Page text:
A Billboard interview with Lady Gaga posted Thursday saw the superstar touching on a variety of topics, from wearing masks to making music in a year defined by COVID-19 and racial injustice in America.
Gaga’s latest album, “Chromatica,” was released on May 29, the same week that police in Minneapolis killed George Floyd, sparking a wave of Black Lives Matter protests across the United States. At the time, Gaga devoted her social media feed to condemning the killing of Black Americans and specifically accused President Donald Trump of “fueling a system that is already rooted in racism and racist activity.”
“When you’re born in this country, we all drink the poison that is white supremacy,” Gaga told Billboard. “I am in the process of learning and unlearning things I’ve been taught my whole life.”
Many other celebrities posted similar messages after Floyd’s death; they also temporarily silenced their social media feeds with black squares in an effort to center public awareness on the fight for social justice. “Social justice is not just a literacy, it’s a lifestyle,” Gaga told Billboard and suggested she understood the resulting accusations of performative activism.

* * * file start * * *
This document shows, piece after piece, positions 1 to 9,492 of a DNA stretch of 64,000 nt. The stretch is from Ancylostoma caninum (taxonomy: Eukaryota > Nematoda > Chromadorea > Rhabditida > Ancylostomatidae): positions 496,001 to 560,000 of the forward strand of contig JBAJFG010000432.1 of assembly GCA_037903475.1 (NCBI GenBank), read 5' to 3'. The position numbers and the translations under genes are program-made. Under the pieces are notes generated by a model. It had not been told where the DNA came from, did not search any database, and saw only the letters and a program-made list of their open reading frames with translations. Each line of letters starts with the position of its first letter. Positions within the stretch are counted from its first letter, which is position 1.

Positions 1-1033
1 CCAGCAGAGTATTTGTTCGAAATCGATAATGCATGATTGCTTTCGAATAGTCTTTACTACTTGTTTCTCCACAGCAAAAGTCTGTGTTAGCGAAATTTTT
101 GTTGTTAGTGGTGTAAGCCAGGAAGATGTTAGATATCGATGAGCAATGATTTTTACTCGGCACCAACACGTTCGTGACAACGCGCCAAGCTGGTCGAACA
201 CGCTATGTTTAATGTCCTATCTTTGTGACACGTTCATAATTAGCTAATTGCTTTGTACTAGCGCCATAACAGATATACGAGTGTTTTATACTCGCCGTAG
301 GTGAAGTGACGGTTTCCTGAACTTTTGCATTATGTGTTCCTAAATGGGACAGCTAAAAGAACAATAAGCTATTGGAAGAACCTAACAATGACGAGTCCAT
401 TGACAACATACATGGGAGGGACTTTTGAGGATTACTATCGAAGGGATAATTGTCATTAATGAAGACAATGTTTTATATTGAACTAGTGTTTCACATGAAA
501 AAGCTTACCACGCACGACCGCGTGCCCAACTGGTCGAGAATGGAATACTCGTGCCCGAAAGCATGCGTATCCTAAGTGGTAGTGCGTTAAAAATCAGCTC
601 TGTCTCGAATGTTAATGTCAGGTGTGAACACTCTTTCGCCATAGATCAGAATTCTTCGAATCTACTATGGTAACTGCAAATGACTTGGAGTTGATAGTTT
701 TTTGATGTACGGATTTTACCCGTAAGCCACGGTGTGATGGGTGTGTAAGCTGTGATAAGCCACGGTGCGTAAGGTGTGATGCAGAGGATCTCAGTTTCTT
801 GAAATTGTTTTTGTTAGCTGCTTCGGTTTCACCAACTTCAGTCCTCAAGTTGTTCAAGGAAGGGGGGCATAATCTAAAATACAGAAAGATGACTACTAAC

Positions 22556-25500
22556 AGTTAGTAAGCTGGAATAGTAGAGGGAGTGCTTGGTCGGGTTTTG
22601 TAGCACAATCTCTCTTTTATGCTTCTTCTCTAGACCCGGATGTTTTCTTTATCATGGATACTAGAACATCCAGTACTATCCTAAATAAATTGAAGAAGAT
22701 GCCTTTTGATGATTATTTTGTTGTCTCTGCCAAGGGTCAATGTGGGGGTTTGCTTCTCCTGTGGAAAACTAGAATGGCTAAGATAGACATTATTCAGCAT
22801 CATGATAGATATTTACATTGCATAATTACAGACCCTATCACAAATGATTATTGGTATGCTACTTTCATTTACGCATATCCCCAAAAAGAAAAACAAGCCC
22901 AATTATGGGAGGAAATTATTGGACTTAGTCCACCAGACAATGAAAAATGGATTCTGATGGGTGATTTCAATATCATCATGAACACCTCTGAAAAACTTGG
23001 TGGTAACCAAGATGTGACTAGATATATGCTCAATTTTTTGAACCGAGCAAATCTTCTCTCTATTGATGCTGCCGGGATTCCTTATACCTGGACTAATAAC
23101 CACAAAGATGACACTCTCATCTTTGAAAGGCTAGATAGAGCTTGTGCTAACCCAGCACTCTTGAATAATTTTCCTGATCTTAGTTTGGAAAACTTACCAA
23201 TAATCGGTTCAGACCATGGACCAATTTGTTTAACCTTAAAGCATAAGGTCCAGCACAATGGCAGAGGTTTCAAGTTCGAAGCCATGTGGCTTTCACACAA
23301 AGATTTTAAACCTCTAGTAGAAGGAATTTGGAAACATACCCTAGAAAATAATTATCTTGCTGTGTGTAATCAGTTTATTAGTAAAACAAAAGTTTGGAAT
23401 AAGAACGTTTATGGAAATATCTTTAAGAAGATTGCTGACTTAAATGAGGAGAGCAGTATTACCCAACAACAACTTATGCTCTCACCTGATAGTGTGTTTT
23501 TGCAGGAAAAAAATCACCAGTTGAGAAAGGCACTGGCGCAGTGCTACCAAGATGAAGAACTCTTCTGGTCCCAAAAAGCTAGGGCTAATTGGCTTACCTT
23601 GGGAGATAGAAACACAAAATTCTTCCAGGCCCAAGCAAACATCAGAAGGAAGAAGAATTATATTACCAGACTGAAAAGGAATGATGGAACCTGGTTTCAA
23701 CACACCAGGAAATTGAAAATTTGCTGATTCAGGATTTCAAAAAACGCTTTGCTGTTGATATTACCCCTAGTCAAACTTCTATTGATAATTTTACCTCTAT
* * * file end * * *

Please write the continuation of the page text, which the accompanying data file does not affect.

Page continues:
“What do I think about [posting] a black square?” Gaga asked. “I think everybody has a different feeling about a black square. Do I think there’s such a thing as performative activism? Yes. Do I think there’s been true activism that’s been very important and needed? Yes. Do I believe Black lives matter? Yes. Do I believe this is going to get louder? Yes. Do I believe it should? Yes.”
Gaga said that she hoped to pay homage to more people of color who pioneered the house sound featured on her latest albums, pointing to a recent remix of “Free Woman” from her “Chromatica” album by Black music producer and transgender activist Honey Dijon.
“All music is Black music,” the star said. “That’s just a fact.”
The interview also covered Gaga’s activities during the coronavirus lockdown. In April, the singer and her team coordinated a virtual “One World: Together at Home” concert with the likes of Lizzo, John Legend and Billie Eilish, which raised $35 million for the World Health Organization. In August, Gaga encouraged fans to wear masks at the MTV Video Music Awards by sporting a number of colorful outfits with outlandish face coverings.
“It’s really wrong for us to go, ‘I’m uncomfortable [with wearing a mask] because I can’t breathe,’” Gaga told Billboard, addressing anti-mask sentiment in the U.S. “Give me a break. Show some respect for the people who are there for us when we dial 911.”
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